On 26 April 1892 at Trinity Church, Paddington, William Lauriston Melville Lee, now described as an officer at Farnborough, married Winifred Acton Barter, the daughter of the merchant Henry Barter, who lived at 101 Westbourne Terrace, Paddington. They had just one child:

  • Rupert Henry Melville Lee (born at Alexandra Road, Farnborough, Hampshire in 1893
    and baptised at St Mark's Church, South Farnborough on 30 April).

In 1893 Melville Lee was still a Lieutenant in the Royal Warwickshire Regiment. He was promoted to Captain on 6 April 1898, but less than six months later on 21 September 1898 he was appointed a Captain on retired pay.

His mother appears to have remained at 43 St Giles' Street until 1895.

By 1900 Melville Lee had moved to 161 Woodstock Road in north Oxford. At the the time of the 1901 census he was described as a retired captain at the age of 35 and was living there with his mother Emily, his wife Winifred, and his son Rupert (7). They had four servants: a governess, cook, parlourmaid, and housemaid. In that year his book A History of the Police in England was published.

They appear to have moved two doors to the north by 1911, as on census night Melville Lee (45), who now described himself as a retired army Major and a university lecturer, was alone at 165 Woodstock Road with the servants (a housemaid, cook, parlourmaid, and chauffeur). His wife Winifred (42) was paying a visit to Walter and Isabella Green at Manor Farm, Great Holland, Essex.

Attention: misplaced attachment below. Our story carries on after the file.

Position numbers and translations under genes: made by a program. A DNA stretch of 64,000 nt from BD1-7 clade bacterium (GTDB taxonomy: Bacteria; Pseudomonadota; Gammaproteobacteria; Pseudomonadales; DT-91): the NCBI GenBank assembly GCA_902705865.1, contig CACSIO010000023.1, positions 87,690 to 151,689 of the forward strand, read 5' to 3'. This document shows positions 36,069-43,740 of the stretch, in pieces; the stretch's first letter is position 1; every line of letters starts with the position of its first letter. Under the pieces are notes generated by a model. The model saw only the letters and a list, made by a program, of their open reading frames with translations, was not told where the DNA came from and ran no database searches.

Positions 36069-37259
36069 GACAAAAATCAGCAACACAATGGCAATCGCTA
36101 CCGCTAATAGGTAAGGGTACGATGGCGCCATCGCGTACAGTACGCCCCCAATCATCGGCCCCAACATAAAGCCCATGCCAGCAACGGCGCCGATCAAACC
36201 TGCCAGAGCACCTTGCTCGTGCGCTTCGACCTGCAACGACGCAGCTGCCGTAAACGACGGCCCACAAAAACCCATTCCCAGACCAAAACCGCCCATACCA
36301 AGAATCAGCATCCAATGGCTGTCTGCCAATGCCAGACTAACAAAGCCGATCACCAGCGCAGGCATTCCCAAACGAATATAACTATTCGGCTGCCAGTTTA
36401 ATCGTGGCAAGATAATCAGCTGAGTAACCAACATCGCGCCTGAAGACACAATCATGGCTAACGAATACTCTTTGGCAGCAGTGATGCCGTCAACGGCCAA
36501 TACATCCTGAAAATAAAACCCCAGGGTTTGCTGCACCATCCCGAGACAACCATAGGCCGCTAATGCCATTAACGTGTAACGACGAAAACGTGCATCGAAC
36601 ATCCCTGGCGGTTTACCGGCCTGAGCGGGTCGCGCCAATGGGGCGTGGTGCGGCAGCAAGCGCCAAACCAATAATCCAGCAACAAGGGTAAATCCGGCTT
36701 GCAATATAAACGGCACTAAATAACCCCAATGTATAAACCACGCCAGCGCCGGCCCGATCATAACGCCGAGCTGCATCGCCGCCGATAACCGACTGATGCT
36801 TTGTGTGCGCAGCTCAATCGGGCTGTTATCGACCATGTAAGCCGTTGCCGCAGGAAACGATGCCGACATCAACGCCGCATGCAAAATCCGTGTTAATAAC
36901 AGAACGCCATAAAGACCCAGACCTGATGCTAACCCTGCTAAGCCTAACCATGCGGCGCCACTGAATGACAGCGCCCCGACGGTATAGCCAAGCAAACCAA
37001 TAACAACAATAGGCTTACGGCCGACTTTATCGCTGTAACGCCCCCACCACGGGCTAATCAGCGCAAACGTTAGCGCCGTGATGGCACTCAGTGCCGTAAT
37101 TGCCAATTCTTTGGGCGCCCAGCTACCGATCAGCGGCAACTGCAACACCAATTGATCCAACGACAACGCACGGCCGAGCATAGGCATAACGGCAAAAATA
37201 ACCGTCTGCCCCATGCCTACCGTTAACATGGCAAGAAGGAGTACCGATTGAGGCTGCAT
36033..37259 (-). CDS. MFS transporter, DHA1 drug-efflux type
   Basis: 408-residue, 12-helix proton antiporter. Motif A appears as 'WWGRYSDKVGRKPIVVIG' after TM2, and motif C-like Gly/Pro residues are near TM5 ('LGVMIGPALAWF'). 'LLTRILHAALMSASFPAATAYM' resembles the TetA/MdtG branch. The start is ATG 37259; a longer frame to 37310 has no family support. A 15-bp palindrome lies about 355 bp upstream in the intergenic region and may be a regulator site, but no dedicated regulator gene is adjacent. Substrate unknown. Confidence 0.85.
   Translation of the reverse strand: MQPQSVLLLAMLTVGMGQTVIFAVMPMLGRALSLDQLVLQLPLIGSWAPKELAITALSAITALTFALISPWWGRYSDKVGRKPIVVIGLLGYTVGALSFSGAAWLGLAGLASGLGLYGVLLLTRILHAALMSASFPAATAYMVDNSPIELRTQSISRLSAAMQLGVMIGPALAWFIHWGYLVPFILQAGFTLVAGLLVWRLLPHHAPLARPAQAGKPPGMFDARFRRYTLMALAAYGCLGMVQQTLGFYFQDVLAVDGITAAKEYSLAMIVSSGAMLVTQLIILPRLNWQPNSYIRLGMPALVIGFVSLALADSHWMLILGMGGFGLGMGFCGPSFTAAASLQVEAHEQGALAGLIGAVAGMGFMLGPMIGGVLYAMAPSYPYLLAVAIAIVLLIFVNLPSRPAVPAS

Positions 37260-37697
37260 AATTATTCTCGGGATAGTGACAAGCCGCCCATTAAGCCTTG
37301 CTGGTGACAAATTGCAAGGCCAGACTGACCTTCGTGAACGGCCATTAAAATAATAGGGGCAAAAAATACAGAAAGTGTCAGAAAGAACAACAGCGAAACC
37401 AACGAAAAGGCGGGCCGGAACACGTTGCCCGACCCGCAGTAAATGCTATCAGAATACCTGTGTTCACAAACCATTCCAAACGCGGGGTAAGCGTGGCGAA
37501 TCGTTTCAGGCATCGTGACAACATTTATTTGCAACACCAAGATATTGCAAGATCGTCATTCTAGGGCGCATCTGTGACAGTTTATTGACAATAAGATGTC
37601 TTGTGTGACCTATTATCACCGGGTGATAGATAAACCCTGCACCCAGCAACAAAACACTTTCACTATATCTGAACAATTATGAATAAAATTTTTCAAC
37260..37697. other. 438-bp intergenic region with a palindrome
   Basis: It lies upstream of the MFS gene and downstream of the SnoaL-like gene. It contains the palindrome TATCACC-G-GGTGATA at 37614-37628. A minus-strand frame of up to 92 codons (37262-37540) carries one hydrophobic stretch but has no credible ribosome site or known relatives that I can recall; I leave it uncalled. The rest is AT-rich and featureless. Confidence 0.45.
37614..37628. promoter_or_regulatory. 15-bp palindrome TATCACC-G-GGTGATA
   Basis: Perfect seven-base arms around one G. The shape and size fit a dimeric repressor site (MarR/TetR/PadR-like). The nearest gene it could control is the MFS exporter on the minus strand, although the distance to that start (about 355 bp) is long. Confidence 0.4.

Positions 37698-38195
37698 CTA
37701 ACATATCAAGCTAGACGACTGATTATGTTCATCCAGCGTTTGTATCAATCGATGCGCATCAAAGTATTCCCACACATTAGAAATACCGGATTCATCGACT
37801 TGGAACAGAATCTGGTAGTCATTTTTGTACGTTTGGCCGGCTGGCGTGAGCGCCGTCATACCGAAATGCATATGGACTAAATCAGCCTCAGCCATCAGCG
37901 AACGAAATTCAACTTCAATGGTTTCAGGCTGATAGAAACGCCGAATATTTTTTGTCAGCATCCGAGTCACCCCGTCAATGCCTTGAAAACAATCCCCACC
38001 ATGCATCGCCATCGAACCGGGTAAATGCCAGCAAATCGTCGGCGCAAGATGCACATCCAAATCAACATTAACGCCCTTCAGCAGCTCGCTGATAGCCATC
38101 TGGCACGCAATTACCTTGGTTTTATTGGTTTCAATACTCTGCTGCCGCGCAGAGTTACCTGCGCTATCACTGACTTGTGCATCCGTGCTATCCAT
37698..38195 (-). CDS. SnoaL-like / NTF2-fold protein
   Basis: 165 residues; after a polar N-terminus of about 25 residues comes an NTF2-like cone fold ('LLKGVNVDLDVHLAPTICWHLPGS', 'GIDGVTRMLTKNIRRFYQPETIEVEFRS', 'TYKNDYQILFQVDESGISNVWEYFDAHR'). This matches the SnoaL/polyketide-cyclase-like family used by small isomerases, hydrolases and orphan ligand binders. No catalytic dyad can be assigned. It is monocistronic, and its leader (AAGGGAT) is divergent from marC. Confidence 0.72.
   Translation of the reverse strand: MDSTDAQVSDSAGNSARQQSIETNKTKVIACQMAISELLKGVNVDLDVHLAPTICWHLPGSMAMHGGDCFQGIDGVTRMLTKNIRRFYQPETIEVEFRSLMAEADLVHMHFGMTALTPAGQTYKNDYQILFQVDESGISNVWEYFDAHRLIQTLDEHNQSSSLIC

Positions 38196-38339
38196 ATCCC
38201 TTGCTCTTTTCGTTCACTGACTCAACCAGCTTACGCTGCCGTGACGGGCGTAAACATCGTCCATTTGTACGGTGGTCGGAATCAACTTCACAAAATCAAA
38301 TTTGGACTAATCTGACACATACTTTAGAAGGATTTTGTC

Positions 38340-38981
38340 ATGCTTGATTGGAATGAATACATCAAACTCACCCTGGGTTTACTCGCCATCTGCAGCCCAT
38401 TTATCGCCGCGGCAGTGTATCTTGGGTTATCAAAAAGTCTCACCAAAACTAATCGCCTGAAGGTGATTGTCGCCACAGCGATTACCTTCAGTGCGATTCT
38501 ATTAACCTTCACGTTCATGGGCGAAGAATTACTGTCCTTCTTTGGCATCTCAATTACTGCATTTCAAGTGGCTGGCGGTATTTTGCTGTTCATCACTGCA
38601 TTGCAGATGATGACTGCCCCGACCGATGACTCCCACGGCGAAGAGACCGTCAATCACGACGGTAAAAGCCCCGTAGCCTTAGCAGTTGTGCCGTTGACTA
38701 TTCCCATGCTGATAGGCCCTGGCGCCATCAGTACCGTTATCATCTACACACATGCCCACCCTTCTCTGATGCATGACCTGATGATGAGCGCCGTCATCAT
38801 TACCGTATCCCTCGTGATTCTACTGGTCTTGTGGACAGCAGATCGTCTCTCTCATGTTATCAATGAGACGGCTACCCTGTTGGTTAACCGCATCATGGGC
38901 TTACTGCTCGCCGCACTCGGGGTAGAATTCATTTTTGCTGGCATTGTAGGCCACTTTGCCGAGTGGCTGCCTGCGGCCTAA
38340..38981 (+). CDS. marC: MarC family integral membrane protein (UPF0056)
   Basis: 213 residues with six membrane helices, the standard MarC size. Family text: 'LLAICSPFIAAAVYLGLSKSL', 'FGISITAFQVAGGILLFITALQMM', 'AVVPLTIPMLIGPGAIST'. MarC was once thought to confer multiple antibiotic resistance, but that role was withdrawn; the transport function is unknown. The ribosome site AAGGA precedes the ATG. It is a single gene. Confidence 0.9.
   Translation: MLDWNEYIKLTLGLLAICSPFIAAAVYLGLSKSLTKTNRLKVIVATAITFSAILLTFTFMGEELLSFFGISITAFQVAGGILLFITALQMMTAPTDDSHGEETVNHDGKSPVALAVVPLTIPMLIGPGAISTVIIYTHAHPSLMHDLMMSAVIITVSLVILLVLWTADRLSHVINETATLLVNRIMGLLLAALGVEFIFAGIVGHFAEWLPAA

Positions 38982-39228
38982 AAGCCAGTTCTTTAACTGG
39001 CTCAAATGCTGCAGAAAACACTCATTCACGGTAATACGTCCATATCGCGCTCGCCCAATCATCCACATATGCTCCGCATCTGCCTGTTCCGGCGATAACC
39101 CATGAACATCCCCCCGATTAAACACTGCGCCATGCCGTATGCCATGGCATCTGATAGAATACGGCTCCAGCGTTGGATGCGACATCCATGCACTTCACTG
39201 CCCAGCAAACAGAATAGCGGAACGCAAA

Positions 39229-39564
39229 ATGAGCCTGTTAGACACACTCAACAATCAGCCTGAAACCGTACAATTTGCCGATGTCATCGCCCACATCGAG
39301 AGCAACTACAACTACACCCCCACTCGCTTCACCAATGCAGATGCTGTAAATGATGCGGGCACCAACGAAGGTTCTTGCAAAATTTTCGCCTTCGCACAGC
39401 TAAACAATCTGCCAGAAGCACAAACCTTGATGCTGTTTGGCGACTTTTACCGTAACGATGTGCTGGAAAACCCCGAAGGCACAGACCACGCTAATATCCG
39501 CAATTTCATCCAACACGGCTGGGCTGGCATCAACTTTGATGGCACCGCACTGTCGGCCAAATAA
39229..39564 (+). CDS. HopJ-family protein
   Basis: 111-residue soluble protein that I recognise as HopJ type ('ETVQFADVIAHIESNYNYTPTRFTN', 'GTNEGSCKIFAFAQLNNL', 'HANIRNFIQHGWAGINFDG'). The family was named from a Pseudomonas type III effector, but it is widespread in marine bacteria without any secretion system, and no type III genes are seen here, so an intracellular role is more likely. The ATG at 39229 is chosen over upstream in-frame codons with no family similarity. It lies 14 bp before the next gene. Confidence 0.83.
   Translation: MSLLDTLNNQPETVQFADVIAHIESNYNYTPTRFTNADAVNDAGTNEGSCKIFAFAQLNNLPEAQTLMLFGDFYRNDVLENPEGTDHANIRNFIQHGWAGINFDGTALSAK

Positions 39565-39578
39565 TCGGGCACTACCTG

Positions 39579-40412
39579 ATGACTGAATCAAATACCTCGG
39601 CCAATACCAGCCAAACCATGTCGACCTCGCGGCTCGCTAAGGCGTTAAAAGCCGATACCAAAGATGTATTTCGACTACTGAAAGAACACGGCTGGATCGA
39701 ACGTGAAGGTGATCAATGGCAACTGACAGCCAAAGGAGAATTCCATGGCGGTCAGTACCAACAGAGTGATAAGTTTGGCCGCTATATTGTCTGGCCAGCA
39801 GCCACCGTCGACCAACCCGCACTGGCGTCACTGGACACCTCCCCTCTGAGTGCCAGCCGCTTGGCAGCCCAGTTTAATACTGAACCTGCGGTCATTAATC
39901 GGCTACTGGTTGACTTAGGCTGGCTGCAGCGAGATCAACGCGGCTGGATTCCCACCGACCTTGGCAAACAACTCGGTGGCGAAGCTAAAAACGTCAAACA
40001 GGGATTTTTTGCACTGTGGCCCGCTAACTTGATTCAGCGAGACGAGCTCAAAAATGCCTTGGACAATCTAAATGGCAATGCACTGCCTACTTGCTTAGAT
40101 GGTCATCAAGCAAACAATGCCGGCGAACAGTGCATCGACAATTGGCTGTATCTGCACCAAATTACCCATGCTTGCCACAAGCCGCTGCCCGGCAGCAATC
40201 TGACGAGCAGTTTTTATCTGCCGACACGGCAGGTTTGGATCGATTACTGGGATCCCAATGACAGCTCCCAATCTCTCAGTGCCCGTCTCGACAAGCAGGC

Various photographs of Melville Lee in Oxford appeared in the Oxford Journal illustrated in the next four years:

  • 21 June 1911: with Territorial Army veterans in a church parade in Oxford
  • 13 March 1912: at the Queen's Own Hussars annual Dinner at Buol's Restaurant
  • 8 May 1912: with Veteran Reserves at Deddington
  • 10 March 1915: at an inspection of the Queen's Own Oxfordshire Hussars
Headington (1915–1955)

In 1915 Major Melville Lee bought Stoke House on the east side of Stoke Place, Old Headington.

Early in 1916 Mrs Coppock of Headington Quarry enlisted the help of Major Melville Lee to get her son Eddie, who had lied about his age, back from France. On 9 April 1916 Mrs Stone, the mother of Eddie's friend William Stone, wrote to her son: “Mrs Coppock has been trying to get Eddie back but Major Melville Lee told her he would let her know but he did not think they would as he had been passed fit and gave his age as 19.” Eddie was in fact returned, but as soon as he reached the age of 19 he was sent out again and was killed within weeks.